Why a test that evaluates food disgust is social media's latest obsession | Lifestyle.INQ

OCTOBER 27, 2022

food test
food test
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Are you put off by a slightly moldy apple? Does the thought of someone else touching your food make you queasy? And how do you feel about eating insects?

We don’t all have the same level of tolerance when it comes to food. More importantly, we are not grossed out by the same things, and our risk-taking thresholds can be very different.

This is exactly what is measured by the “food disgust test,” currently all the rage on Twitter.

It is a highly serious test that has nothing to do with the kind of quizzes you might find in lifestyle magazines. This questionnaire was actually developed by Christina Hartmann and Michel Siegrist, two scientists from the Technical University of Zurich in Switzerland. Its development and validation are outlined in a paper published in the journal Science Direct.

The test consists of 32 questions, formulated as statements that you have to either agree with or disagree with. They touch on eight aspects of food that people can find repulsive: animal flesh, hygiene, human contamination, mold, decaying fruit, fish, decaying vegetables, and contaminating insects.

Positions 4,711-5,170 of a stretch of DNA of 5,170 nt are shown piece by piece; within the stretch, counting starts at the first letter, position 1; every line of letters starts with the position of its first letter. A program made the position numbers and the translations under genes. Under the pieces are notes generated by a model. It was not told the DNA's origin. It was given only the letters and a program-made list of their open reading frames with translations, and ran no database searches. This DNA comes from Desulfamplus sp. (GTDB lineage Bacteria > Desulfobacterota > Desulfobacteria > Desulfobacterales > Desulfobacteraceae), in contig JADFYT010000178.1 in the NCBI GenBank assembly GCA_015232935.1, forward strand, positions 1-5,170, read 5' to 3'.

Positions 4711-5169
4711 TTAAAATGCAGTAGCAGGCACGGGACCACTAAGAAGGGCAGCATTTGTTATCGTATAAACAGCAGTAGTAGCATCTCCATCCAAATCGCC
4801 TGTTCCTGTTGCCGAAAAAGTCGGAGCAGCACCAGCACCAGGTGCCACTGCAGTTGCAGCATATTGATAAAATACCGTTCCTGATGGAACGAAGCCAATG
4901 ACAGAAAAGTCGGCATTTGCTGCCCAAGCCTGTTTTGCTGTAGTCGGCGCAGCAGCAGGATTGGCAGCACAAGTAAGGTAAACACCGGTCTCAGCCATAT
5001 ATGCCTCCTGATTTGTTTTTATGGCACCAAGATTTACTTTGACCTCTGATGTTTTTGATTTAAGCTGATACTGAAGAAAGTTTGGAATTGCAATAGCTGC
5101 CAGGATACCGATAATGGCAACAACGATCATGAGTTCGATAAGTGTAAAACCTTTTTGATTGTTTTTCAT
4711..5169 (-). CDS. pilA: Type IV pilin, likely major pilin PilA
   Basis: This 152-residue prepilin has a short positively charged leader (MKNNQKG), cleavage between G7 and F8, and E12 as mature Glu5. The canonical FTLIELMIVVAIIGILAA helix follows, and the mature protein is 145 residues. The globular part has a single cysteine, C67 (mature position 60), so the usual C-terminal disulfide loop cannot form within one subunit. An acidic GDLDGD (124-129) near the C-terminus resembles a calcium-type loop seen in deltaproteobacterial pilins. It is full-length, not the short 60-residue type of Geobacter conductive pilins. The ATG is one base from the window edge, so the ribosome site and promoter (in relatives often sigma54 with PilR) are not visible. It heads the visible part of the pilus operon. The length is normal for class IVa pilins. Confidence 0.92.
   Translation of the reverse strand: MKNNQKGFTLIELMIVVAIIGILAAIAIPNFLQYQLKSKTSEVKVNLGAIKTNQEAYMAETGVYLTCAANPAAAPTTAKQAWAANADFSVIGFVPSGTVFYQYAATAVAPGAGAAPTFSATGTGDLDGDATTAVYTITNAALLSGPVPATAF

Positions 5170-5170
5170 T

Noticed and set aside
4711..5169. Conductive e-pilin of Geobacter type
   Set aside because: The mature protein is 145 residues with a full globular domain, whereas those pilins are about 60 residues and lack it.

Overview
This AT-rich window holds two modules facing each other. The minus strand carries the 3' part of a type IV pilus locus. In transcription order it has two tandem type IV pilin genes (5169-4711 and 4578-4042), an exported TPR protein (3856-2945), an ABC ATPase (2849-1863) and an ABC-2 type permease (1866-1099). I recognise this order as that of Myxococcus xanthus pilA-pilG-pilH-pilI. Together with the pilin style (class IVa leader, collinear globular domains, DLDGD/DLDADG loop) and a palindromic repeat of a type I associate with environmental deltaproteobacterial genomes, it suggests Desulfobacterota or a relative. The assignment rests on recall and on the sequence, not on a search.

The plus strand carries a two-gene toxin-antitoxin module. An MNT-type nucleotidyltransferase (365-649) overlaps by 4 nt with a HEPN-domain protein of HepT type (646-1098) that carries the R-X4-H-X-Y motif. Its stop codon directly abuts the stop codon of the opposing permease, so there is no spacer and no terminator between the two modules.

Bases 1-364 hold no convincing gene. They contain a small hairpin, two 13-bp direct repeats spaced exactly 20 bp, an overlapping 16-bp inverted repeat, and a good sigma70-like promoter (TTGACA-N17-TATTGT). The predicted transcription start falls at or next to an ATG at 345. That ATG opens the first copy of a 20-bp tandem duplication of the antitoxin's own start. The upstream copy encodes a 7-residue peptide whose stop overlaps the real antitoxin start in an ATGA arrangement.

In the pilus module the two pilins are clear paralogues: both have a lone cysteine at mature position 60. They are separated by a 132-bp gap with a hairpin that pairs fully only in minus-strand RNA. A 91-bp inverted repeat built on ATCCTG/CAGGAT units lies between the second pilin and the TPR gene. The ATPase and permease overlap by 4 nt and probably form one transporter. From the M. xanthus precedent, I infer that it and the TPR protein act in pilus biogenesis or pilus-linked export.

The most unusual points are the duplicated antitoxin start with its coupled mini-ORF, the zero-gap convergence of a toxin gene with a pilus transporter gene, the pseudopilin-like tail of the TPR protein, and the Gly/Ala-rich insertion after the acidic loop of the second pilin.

At the end, your level of food disgust is calculated as a percentage indicating whether it is high, low, or average.

What does it all mean?

Beyond the colorful circular chart that tells you what kind of food disgust triggers you are most repulsed by, the researchers shed light on the mechanisms of food disgust.

In some cases, it may be a primal reaction to protect ourselves from disease — the researchers even refer to human instinct when it comes to avoiding decomposing fruit. Or these aversions could be related to disease avoidance mechanisms when seeing food nibbled by a worm, for example.

The analysis suggests that disgust concerning vegetables may originate in childhood and can be difficult to change later in life. But there is also a cultural dimension to food disgust, especially when confronted with animal flesh.

A French gourmet’s mouth might water at the idea of frogs’ legs or snails, for example, while a Japanese consumer might not flinch at the idea of eating shirako, the seminal fluid of fish.

After being shared by the Twitter user @buttpraxis on April 18, the “food disgust test” quickly went viral, with users taking the test and posting their scores. If this test has become popular, it could be because the social media user behind the buzz immediately compared it to a famous personality test, the Myers-Briggs test.

This tool, often used by recruiters, evaluates how we interact with our peers, our environment, and our way of understanding the world, identifying the strengths and weaknesses of a personality.

But, as the Twitter user points out, the “food disgust test” is probably a little more fun.

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